Three people, a woman, 28, and two men, 41 and 39, were pronounced dead in ‘unexplained circumstances’ at a house in Failsworth after paramedics responded to a report of concern for welfare at 3.30pm on Monday. Pictured, investigators at the scene yesterday

The force has voluntarily referred itself to the Independent Office for Police Conduct because officers were at the house on December 23. Pictured, the scene today

The force has voluntarily referred itself to the Independent Office for Police Conduct because officers were at the house on December 23. Pictured, the scene today

The IOPC must now decide whether to launch a full investigation themselves or let the force do their own internal inquiry. Pictured, a police officer guards the front door to the property

The IOPC must now decide whether to launch a full investigation themselves or let the force do their own internal inquiry. Pictured, a police officer guards the front door to the property

Police, fire and ambulance vehicles were pictured at the scene on Monday evening as crime scene investigators carried out a search of the house.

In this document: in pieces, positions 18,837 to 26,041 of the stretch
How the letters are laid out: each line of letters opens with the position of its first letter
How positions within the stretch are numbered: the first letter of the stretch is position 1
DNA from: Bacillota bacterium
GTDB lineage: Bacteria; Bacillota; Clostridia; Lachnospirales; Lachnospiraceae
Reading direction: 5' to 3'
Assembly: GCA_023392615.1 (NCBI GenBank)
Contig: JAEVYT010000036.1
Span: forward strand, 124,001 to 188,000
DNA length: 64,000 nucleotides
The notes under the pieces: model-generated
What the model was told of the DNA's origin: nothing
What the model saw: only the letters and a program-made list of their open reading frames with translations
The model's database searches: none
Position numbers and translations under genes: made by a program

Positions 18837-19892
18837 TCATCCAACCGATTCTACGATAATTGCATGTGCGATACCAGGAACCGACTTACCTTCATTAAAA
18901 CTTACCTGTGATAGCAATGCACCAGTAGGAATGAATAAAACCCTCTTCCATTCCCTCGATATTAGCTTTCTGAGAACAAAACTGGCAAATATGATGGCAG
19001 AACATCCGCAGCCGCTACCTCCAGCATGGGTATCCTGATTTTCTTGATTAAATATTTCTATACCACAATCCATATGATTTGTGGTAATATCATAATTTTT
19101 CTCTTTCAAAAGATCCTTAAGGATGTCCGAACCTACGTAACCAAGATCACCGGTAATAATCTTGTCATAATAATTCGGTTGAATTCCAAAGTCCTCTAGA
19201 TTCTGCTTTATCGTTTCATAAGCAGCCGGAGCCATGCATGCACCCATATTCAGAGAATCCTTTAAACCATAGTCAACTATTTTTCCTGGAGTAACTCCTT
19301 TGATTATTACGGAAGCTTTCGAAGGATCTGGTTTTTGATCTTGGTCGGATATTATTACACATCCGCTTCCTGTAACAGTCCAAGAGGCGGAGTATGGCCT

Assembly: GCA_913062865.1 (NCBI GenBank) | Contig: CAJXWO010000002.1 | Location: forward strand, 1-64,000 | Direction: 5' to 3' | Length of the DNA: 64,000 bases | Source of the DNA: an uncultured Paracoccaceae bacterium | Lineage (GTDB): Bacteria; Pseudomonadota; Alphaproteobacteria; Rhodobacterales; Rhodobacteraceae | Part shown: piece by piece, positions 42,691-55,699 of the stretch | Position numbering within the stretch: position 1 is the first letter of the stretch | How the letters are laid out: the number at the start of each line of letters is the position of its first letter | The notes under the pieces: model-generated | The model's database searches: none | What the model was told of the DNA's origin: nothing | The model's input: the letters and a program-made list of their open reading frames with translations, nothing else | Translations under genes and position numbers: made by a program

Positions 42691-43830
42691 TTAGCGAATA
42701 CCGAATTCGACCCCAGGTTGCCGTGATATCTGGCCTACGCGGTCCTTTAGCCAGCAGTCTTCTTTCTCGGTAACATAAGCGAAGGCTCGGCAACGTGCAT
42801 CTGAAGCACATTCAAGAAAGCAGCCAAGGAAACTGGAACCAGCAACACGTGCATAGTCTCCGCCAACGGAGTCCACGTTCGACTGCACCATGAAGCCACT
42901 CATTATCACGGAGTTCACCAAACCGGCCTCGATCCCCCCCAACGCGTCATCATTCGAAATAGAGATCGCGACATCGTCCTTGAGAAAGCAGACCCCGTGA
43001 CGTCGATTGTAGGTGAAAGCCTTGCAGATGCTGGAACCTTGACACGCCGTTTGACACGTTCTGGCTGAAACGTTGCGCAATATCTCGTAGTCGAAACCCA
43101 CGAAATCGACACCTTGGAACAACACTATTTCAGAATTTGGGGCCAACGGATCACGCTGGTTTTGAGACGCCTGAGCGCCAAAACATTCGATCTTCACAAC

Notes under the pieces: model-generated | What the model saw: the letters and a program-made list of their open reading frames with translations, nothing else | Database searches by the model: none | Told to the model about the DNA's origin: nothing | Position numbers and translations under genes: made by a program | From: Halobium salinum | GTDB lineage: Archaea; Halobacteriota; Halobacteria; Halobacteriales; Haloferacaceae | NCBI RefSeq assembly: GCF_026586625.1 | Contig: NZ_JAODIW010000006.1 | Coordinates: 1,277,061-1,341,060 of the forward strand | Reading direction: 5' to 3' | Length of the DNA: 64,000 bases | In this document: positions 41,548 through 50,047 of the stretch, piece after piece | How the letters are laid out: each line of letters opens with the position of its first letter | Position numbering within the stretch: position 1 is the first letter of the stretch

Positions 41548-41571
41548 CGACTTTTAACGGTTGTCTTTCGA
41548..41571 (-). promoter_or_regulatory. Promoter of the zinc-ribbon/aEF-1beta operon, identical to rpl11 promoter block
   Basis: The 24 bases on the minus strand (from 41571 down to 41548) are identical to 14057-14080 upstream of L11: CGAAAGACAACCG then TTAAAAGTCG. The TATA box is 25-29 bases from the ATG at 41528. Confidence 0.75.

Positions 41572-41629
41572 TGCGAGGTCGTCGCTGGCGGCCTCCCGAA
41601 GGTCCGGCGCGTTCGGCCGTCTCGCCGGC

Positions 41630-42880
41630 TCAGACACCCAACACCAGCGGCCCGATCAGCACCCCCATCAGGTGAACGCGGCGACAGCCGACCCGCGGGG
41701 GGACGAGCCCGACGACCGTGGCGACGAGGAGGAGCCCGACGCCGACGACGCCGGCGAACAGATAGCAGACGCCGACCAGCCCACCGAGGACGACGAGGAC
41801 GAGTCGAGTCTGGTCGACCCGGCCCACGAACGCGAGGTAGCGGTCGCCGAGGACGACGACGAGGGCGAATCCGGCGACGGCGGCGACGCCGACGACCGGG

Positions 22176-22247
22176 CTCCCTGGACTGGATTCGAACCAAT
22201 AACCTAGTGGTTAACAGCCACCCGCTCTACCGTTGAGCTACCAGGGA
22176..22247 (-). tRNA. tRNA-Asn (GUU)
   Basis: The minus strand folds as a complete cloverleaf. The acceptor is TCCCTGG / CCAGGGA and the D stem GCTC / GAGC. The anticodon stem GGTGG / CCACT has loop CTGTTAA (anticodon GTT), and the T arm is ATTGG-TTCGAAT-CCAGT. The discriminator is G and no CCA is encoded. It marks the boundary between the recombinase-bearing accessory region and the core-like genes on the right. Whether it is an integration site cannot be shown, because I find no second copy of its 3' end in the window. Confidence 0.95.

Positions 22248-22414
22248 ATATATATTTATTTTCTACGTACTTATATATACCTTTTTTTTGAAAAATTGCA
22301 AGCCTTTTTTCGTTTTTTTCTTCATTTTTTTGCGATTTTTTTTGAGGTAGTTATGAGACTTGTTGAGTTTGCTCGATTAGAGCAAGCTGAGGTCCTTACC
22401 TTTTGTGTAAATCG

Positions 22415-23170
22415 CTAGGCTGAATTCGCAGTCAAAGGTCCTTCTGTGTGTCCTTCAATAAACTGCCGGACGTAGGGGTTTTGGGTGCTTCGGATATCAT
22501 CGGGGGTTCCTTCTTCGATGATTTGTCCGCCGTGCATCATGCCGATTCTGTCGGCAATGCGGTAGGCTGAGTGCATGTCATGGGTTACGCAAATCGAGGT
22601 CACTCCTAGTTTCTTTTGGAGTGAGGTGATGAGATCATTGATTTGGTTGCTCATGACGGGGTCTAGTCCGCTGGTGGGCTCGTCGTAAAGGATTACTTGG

A Greater Manchester Police spokesman said: ‘Formal identification is yet to take place but it is believed the bodies of two men – aged 41 and 39 – and a 28-year-old woman were found and sadly pronounced dead at the scene.’ 

Flowers were left on railings at the entrance to the house this morning as investigations into the deaths continue

Flowers were left on railings at the entrance to the house this morning as investigations into the deaths continue

Two bunches of flowers were left at the property this morning. An investigator carries a bag filled with evidence out of the house

Two bunches of flowers were left at the property this morning. An investigator carries a bag filled with evidence out of the house

Police, fire and ambulance vehicles were pictured at the scene on Monday evening as crime scene investigators carried out a search of the house

Police, fire and ambulance vehicles were pictured at the scene on Monday evening as crime scene investigators carried out a search of the house

Detectives are not looking to speak with anyone else in connection with the incident, but are working with local agencies to ensure there is no wider risk to the public.  

Detective Chief Inspector James Faulkner said: ‘My thoughts firstly are with the families of the two men and the woman who tragically have lost their lives – we are offering support to them at this awful time.

‘It is important that we are able to establish the circumstances around this tragedy and get the answers for their loved ones through a thorough and comprehensive investigation, and therefore we must keep an open mind at this very early stage until we have the results of forensic examinations in due course.